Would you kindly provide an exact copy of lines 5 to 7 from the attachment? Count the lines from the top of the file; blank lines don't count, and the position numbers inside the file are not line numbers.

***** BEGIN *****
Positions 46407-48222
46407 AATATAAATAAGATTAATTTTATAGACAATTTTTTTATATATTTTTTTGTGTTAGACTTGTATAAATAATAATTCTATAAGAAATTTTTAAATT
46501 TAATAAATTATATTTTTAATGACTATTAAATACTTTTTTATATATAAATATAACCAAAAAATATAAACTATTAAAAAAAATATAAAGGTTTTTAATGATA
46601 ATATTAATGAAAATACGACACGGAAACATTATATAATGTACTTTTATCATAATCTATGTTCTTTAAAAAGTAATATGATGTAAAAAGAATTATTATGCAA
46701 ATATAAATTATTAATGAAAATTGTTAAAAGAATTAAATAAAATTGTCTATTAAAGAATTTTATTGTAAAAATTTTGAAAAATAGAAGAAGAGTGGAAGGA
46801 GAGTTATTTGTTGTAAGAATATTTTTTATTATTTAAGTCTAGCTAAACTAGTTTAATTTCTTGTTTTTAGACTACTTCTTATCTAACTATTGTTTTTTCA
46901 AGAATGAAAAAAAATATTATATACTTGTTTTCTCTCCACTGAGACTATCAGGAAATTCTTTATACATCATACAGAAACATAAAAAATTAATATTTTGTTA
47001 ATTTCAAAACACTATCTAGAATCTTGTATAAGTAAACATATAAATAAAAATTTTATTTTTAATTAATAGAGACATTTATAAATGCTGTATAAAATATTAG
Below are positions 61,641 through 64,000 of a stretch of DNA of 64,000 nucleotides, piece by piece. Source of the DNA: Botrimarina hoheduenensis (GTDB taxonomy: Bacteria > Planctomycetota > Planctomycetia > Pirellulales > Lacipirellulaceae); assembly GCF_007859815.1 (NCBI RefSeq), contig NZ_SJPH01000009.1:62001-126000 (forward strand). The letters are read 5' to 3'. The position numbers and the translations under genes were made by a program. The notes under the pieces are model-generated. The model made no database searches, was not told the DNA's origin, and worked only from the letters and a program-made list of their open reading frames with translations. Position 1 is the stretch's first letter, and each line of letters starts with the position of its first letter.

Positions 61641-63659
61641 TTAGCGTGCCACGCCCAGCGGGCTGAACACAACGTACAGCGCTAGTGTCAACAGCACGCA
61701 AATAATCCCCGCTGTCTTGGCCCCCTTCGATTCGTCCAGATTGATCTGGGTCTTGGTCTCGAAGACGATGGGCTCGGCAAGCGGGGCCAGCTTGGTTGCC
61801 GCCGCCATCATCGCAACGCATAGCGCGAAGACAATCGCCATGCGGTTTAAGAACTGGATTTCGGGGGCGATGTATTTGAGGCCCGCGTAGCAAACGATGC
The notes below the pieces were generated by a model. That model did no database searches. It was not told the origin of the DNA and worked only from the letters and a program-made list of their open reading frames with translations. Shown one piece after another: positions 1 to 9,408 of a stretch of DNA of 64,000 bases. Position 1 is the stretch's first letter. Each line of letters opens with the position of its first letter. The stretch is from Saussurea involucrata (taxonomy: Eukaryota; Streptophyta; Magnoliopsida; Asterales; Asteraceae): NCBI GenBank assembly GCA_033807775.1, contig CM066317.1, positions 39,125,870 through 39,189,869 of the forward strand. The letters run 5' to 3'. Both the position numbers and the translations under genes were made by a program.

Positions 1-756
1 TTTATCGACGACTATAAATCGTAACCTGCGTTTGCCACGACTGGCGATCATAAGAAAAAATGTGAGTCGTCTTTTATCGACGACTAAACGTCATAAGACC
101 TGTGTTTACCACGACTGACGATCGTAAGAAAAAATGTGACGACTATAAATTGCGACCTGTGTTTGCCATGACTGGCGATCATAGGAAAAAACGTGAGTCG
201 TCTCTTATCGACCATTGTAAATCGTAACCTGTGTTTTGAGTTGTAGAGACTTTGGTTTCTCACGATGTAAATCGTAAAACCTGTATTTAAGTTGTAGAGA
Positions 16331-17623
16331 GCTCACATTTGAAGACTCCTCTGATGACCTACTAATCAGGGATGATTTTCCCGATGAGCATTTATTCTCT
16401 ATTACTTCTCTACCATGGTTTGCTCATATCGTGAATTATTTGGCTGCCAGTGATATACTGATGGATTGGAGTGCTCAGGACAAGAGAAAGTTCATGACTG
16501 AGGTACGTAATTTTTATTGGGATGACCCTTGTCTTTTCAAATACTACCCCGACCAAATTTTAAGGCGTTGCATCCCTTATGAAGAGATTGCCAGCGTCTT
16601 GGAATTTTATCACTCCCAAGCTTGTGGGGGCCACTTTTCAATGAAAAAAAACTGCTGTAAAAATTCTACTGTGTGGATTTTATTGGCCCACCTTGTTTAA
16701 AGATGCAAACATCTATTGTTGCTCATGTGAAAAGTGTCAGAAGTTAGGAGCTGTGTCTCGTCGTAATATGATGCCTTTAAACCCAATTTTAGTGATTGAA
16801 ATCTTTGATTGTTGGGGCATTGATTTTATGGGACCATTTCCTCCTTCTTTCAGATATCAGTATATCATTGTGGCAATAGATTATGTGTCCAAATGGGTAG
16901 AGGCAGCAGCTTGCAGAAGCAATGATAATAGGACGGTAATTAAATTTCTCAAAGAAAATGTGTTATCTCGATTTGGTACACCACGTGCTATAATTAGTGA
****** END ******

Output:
46701 ATATAAATTATTAATGAAAATTGTTAAAAGAATTAAATAAAATTGTCTATTAAAGAATTTTATTGTAAAAATTTTGAAAAATAGAAGAAGAGTGGAAGGA
46801 GAGTTATTTGTTGTAAGAATATTTTTTATTATTTAAGTCTAGCTAAACTAGTTTAATTTCTTGTTTTTAGACTACTTCTTATCTAACTATTGTTTTTTCA
46901 AGAATGAAAAAAAATATTATATACTTGTTTTCTCTCCACTGAGACTATCAGGAAATTCTTTATACATCATACAGAAACATAAAAAATTAATATTTTGTTA